Wednesday, February 17, 2016

I Listen So You Don't Have To: Steve Austin Show Ep. 299

Austin gabs with Wade Keller about the state of WWE
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If you’re new, here’s the rundown: We listen to a handful of wrestling podcasts each week. Too many, probably, though certainly not all of them. In the interest of saving you time — in case you have the restraint to skip certain episodes — the plan is to give the bare bones of a given show and let you decide if it’s worth investing the time to hear the whole thing. There are many wrestling podcasts out there, of course, but this feature largely hews to the regular rotation we feel best fit the category of hit or miss. If we can save other folks some time, we’re happy to do so.

Show: Steve Austin Show
Episode: 299 (Feb. 16, 2016)
Run Time: 1:30:48
Guest: Wade Keller (10:20)

Summary: Austin is on the phone this week getting caught up with Wade Keller, the main man at Pro Wrestling Torch. They spend a lot of time reviewing Daniel Bryan’s retirement, then segue naturally into a look at the current rash of injuries as a factor of WWE’s in-ring style. After a break, they analyze the Titus O’Neil suspension before moving on to predictions for the Fast Lane main event, when leads directly into WrestleMania talk, such as the Undertaker’s opponent and The Rock’s potential involvement. There’s also a decent chat about the presentation of AJ Styles since his WWE debut.

Quote of the week: “Let him talk! I know there’s this — you know, I mean, yes Steve, you have a Southern accent, but it’s that ultra-cool Texas Southern accent. You hear AJ, and all of sudden, Vince McMahon, I think, in an outmoded, dated way thinks, ‘Oh, hillbilly. We can’t do that, that’s embarrassing.’ But I think he’s fighting an old battle. I think Vince is still fighting a 1985, 1986 battle, which is ‘We’re national, we’re cosmopolitan, we’re mainstream, we’re not that hillbilly Southern wrestling’ that he, for whatever reasons he has, including part of his background growing up in the Carolinas, he wants to run from it. I think AJ is a guy — you embrace it. Just like you embraced, they should have embraced more, and the fans ultimately embraced, Daniel Bryan’s quirkiness. You know, that wide-eyed affable innocence, and nice guy ‘I don’t own a TV and I’m a vegan’ type thing that they made fun of.”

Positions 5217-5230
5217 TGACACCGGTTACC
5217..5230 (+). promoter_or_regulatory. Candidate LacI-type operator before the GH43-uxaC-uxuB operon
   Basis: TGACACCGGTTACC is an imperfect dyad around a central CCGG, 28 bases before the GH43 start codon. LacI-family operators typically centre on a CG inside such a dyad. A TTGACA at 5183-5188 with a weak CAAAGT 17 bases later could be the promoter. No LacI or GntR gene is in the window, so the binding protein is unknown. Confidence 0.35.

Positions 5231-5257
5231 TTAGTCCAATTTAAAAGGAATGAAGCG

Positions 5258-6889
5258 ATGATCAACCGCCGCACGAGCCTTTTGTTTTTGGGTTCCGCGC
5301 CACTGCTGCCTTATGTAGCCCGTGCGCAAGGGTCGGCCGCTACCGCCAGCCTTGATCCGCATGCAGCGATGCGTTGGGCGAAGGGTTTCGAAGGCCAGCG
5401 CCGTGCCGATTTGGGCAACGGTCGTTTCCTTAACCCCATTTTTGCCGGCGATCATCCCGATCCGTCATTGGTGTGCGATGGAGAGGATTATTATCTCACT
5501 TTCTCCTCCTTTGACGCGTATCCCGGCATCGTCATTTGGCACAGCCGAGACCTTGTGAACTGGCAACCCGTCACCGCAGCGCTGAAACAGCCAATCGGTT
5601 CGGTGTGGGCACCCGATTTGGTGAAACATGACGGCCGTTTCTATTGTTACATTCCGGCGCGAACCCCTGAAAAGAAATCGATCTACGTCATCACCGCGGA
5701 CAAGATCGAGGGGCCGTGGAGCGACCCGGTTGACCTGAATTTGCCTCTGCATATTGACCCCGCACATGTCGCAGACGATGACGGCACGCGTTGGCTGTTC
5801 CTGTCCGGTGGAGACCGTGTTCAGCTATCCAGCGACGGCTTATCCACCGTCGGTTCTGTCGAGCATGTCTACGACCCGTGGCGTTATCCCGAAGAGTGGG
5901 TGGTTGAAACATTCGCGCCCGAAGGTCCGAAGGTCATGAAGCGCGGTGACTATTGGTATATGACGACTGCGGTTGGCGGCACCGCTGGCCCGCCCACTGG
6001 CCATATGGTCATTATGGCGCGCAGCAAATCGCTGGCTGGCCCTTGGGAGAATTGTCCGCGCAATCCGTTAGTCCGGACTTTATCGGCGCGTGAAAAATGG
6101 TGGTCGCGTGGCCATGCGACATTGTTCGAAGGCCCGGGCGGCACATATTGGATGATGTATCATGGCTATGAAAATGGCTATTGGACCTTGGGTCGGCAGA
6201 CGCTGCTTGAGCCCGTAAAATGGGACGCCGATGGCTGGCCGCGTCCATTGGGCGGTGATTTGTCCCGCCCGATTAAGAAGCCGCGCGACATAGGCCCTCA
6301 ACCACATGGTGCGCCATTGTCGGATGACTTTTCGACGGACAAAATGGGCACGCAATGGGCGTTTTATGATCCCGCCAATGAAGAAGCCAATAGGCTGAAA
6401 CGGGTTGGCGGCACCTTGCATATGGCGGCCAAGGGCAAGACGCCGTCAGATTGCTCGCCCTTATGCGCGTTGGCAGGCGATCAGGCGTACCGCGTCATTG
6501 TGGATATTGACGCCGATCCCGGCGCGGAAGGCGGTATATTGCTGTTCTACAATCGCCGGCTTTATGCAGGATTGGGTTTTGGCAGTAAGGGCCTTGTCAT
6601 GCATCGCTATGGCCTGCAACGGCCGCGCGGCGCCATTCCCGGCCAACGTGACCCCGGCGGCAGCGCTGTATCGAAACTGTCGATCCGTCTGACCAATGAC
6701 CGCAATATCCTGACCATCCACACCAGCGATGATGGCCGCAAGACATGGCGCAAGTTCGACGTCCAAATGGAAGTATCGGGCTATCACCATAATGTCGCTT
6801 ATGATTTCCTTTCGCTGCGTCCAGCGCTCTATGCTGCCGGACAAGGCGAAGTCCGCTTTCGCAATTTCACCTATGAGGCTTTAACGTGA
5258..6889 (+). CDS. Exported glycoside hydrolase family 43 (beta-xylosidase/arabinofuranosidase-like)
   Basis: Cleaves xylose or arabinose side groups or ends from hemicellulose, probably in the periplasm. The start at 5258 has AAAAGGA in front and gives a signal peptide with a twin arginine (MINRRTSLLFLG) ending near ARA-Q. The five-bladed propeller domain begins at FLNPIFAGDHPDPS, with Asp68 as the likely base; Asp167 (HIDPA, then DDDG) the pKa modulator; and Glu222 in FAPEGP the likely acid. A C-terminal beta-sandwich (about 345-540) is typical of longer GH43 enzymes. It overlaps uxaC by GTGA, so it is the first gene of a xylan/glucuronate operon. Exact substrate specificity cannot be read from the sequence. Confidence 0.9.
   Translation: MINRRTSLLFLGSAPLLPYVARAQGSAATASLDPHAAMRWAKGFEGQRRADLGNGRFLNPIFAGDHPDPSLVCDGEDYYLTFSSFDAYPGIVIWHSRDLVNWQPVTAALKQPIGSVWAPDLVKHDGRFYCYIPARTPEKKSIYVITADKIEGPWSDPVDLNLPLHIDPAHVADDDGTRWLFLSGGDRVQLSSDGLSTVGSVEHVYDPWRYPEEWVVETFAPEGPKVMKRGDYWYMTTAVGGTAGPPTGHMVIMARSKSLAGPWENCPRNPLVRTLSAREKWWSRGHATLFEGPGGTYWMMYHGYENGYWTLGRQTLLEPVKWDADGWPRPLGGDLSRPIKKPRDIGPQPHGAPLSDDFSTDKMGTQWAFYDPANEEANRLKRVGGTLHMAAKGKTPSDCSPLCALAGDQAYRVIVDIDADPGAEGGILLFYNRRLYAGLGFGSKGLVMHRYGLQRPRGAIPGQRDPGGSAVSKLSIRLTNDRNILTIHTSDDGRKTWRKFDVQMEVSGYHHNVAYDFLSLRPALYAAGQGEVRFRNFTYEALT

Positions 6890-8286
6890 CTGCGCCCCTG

Why you should listen: Austin usually goes all-in on WWE for the Road to WrestleMania, and while he’s been a bit slower than usual to get up to speed, so has WWE outside the top title picture. He and Keller have their usual great chemistry, and when Austin asks questions most fans could answer, it comes across as genuine curiosity and not as him being old and out of touch. The second half is generally superior to the first, if only because there’s been a full news cycle since the Bryan retirement. The Styles conversation is solid, and I always respect when people in the know have love for Kevin Owens.

Why you should skip it: Definitely stay away if you are trying to avoid anything resembling a WrestleMania spoiler. That might be too strong a warning, but even semi-informed speculation can be too much in this regard. The Bryan conversation, while welcome and fully respectful, is unoriginal. It requires a careful listen to take Austin as anything but overly deferential to Vince McMahon with regards to the O’Neil suspension, so that might sour some folks.

Final thoughts: Regular listeners are aware of Austin’s recent work and travel schedule, so they know there was no way for him to have this Bryan reaction the next morning, when it would have heard the most impact. Oddly, that portion might hold up better with some distance, because now it feels a bit too much like a perfunctory extra layer. My WWE enjoyment is deeper when Austin is paying close attention because he does a great job (Keller helps) of conveying the inside, experienced perspective without coming off as too much of a corporate hack or grizzled ex-star. If anything, he leans toward the former, which is understandable. Still, Austin and Keller are a perfect balance to fan/blogger Twitter takes and shows like this help get me excited for upcoming shows while also giving me a better understanding of the forces that lead WWE into certain micro and macro creative decisions. All that said, this is a long episode without much that passes for novel insight, so it’s OK to wait for a Fast Lane recap show.